Effects of Groundwater Velocity and Permanganate Concentration on DNAPL Mass Depletion Rates During in Situ Oxidation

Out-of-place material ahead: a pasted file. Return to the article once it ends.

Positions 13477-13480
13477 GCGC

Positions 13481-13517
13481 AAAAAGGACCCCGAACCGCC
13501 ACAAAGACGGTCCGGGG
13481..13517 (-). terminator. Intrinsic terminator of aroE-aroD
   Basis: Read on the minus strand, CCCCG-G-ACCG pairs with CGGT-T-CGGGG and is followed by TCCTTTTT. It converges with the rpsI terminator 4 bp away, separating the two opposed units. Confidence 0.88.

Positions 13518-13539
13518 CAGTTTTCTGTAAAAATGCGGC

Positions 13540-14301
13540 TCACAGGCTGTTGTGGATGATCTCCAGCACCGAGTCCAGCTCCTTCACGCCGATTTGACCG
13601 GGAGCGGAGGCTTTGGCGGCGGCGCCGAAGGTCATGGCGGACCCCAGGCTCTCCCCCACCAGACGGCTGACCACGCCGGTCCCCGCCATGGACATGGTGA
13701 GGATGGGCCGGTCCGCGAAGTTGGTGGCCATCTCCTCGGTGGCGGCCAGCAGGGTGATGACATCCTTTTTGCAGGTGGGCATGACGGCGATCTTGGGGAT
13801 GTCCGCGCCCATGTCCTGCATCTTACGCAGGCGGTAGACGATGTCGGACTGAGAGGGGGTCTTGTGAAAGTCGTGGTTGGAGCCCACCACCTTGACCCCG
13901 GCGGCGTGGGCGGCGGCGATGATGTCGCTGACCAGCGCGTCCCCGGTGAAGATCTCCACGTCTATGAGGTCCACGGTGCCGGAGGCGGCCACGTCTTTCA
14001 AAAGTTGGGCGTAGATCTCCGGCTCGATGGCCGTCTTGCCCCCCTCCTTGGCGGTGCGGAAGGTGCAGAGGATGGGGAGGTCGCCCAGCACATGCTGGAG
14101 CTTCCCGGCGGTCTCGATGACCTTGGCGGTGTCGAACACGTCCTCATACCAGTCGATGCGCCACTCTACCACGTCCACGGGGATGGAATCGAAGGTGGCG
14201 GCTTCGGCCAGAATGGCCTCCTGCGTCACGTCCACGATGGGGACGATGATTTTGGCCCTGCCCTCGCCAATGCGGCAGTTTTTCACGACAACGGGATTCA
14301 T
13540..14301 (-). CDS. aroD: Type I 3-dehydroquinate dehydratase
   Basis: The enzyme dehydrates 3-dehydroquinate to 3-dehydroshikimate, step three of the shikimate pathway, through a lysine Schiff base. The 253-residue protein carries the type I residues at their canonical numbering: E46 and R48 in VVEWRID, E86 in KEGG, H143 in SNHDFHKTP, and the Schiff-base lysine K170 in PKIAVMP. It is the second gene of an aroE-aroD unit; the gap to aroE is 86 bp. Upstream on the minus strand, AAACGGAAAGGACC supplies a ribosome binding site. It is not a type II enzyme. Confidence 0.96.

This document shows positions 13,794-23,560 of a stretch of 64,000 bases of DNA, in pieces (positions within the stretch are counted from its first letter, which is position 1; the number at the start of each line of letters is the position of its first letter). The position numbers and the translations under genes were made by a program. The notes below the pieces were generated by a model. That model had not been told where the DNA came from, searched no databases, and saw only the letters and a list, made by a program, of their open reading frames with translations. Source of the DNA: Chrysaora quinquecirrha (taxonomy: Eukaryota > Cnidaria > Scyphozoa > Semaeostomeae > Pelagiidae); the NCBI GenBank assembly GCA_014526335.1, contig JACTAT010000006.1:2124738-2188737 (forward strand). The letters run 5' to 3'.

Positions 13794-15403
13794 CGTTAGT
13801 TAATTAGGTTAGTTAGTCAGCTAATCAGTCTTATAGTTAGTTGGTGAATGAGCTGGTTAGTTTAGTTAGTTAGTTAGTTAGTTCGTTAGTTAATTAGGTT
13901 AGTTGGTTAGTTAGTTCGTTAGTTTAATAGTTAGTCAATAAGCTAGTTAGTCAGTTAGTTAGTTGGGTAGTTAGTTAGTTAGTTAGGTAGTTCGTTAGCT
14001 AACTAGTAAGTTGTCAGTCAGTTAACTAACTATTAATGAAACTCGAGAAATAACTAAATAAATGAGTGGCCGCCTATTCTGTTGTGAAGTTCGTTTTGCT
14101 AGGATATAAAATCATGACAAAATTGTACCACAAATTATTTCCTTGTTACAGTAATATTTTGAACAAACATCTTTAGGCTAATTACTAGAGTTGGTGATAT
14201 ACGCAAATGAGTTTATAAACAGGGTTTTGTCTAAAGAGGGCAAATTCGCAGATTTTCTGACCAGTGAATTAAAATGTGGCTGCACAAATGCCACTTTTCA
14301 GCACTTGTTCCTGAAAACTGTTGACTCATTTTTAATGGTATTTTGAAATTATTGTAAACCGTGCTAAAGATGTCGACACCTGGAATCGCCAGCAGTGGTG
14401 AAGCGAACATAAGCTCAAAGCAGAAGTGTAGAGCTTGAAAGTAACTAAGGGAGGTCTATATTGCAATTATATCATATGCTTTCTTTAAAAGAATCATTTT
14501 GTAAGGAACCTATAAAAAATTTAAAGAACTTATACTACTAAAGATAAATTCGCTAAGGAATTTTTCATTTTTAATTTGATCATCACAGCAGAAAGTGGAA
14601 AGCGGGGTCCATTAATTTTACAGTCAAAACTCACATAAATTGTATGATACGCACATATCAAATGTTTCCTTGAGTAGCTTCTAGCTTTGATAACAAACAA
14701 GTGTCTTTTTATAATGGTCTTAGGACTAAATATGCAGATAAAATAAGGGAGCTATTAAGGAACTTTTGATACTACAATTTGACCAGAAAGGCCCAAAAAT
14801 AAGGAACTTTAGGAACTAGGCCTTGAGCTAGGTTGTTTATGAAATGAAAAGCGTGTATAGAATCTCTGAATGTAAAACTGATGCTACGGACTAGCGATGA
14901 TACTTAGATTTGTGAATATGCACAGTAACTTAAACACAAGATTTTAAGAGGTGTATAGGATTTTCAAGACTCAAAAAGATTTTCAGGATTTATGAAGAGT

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In situ chemical oxidation (ISCO) using permanganate has been increasingly applied to deplete mass from dense nonaqueous-phase liquid (DNAPL) source zones. However, uncertainty in the performance of ISCO on DNAPL contaminants is partially attributable to a limited understanding of interactions between the oxidant, subsurface hydrology, and DNAPL mass transfer, resulting in failure to optimize ISCO applications. To investigate these interactions, a factorial design experiment was conducted using one-dimensional flow through tube reactors to determine how groundwater velocity, permanganate concentration, and DNAPL type affected DNAPL mass depletion rates. DNAPL mass depletion rates were found to increase with increasing groundwater velocity, or increasing oxidant concentration. An interaction occurred between the two factors, where high oxidant concentrations had little impact on mass depletion rates at high velocities. High oxidant concentration systems experienced gas generation. Mass depletion rates were fastest at high velocities, but required additional oxidant mass and pore volume addition to achieve complete mass depletion. Lower-velocity systems were more efficient with respect to oxidant mass and pore volume requirements, but mass depletion rates were reduced.